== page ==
Earlier this year, we came across some old scientific instruments kicking around Wesleyan’s Exley Science Center: microscopes and preparation plates, spirit levels, laboratory equipment, and, most interesting to us, a couple of small telescopes. What was interesting about this discovery was that several of the instruments dated back to the eighteenth century—a hundred years before Wesleyan was established in 1831. What were they doing here?
We’ve since been trying to learn more about this collection of (mainly optical) instruments. Inside their carefully crafted wooden cases, we found a few clues to their identities, if not their provenance. Typewritten labels, which look to be from the 1970s or 1980s, suggest that these items may have been part of a small exhibit before. Newspaper protecting the more fragile elements dates from the 1960s. Clearly these devices hadn’t been orphaned for too long—just long enough to be forgotten.
The two telescopes in the collection are particularly interesting, given their age. Both are reflecting telescopes, meaning that they use mirrors rather than lenses to focus light. Reflecting telescopes were rare in the eighteenth century because it was very difficult to manufacture a smooth mirror whose reflective surface was on top of, rather than underneath, the glass. Having the reflective surface below a refracting layer of glass distorted the image; overcoming this was a technical challenge for those seeking to manufacture telescope mirrors. These two telescopes are thus very early examples of reflecting telescopes, from an age when refracting telescopes using lenses were the norm.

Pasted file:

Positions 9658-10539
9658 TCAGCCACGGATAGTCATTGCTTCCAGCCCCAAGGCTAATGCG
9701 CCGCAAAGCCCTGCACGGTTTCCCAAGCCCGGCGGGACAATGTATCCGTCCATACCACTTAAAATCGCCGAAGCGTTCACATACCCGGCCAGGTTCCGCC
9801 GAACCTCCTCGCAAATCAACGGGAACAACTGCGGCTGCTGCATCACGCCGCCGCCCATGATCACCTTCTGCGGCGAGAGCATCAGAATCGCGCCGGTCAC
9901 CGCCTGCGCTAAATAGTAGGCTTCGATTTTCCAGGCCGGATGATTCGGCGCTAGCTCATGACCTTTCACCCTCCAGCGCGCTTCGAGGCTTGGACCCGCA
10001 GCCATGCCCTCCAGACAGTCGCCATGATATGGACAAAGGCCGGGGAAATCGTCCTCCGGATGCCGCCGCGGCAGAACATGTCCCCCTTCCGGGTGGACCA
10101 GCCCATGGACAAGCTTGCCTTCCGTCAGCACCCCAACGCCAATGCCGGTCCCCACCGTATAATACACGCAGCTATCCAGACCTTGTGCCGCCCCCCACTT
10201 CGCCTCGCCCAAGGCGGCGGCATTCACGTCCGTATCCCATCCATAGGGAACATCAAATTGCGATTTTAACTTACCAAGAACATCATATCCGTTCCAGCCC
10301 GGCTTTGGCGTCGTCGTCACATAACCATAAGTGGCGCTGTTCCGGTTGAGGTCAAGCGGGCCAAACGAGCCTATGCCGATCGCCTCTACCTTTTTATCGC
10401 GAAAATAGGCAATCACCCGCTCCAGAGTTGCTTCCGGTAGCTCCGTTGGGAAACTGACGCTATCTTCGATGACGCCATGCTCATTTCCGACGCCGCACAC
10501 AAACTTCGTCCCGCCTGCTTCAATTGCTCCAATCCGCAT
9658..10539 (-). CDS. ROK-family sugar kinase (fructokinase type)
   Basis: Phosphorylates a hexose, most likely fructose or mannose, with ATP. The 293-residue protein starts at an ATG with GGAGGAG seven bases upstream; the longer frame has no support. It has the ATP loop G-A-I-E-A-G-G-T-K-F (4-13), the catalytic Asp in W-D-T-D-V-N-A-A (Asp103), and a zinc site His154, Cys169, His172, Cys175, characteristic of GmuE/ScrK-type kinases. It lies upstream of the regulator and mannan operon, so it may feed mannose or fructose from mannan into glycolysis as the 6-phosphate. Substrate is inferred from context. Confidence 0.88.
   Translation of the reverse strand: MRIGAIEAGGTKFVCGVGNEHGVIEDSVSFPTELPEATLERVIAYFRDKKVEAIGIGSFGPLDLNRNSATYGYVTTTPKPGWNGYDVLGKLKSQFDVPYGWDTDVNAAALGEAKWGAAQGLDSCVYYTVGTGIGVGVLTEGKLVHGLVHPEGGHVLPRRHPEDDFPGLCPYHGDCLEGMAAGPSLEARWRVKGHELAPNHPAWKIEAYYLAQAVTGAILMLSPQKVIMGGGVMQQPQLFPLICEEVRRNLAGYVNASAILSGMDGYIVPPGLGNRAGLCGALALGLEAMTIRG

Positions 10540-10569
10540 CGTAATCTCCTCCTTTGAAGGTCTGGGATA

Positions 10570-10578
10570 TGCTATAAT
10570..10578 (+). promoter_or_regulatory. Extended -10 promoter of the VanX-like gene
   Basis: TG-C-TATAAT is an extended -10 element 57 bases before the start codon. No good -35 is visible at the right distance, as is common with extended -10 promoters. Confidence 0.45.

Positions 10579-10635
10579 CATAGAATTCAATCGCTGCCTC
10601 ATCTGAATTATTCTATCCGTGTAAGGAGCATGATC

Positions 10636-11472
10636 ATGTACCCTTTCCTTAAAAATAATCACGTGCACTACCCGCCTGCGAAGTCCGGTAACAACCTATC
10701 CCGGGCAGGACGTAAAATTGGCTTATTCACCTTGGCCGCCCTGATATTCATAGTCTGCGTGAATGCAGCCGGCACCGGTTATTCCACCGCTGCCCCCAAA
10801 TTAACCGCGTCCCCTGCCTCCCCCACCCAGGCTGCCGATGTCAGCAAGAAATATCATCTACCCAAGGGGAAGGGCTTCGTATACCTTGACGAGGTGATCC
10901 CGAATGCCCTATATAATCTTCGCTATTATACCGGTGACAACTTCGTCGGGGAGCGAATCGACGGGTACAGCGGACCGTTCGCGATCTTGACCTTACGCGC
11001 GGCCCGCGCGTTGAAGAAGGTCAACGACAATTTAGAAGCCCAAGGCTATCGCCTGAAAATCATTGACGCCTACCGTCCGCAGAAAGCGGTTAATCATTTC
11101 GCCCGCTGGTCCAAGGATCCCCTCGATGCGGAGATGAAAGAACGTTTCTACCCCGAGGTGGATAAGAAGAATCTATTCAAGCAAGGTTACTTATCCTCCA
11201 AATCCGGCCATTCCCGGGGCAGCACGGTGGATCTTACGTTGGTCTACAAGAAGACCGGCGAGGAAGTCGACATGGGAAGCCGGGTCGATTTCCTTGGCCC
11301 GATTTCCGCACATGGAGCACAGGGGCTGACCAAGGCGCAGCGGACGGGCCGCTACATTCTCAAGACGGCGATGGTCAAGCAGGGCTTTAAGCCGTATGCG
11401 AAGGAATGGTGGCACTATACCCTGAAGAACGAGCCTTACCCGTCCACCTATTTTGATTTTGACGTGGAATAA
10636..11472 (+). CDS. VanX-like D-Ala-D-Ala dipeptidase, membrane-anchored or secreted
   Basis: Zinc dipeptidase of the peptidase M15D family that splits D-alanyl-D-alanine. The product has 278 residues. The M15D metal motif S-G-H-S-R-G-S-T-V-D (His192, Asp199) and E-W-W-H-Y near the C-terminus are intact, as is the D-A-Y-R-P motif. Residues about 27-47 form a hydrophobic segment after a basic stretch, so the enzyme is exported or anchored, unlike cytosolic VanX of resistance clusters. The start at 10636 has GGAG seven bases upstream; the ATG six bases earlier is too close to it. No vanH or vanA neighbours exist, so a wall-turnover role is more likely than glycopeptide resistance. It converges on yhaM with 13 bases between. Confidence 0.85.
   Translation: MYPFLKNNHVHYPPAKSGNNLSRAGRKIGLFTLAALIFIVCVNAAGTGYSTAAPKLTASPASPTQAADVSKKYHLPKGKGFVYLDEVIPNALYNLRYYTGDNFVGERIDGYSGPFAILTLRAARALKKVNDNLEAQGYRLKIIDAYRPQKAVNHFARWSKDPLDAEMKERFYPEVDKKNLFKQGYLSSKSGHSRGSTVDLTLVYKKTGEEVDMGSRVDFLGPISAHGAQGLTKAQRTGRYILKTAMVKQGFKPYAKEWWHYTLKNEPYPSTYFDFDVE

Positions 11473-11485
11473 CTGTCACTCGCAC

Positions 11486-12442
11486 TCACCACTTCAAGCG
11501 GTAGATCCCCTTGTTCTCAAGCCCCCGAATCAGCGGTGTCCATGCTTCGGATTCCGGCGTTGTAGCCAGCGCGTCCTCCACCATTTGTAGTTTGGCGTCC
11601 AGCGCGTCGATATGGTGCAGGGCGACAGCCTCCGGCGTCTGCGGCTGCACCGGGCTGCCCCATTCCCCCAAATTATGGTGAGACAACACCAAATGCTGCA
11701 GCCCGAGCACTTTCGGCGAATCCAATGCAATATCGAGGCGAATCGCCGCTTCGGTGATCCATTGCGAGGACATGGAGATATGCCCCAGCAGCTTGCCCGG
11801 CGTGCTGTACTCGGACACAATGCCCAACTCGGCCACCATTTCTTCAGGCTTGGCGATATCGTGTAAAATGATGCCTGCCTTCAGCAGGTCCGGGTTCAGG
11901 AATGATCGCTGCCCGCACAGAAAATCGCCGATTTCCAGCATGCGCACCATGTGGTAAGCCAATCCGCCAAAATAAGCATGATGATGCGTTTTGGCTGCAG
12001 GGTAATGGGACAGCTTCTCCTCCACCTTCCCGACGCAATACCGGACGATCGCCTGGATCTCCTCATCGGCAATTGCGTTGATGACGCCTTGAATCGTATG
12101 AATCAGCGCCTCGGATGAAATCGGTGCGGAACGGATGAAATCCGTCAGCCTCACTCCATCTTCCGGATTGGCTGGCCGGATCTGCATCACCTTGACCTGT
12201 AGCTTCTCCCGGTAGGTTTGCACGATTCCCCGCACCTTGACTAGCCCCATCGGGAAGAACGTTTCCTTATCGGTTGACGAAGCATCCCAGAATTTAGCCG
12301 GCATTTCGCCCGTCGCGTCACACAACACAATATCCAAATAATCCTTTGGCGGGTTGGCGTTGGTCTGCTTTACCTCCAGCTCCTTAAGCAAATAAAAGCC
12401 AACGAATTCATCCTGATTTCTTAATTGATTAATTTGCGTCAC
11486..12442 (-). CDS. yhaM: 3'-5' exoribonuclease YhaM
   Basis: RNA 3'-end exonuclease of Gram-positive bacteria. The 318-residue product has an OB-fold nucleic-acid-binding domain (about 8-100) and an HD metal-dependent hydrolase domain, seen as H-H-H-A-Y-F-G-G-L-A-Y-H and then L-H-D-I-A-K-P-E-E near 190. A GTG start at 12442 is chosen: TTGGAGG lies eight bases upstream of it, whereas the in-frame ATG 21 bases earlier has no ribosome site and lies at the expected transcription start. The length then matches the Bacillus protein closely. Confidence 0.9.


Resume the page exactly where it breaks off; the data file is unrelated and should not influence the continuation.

These telescopes are also interesting in that they are tabletop instruments. Each is equipped with its own stand, as well as a set of knobs for adjusting the angle and position of the tube. This suggests that these were designed as gentlemen’s telescopes, and perhaps that they came to the university as a part of a faculty member’s personal collection. So far, we have not been able to locate any records of their purchase or use, although it seems possible that they were used as teaching tools.
Today, most of the large telescopes crowning remote mountaintops are reflectors, and many of them contain not just one primary mirror but several mirrors arranged in an array. (Most of these very large mirrors are made at the Mirror Lab at the University of Arizona in Tucson—you can visit and take a tour to see the process yourself.) In that basic sense, these two little eighteenth-century telescopes are akin to the massive research instruments of today, even though they appear similar to the observatory’s 20-inch refractor.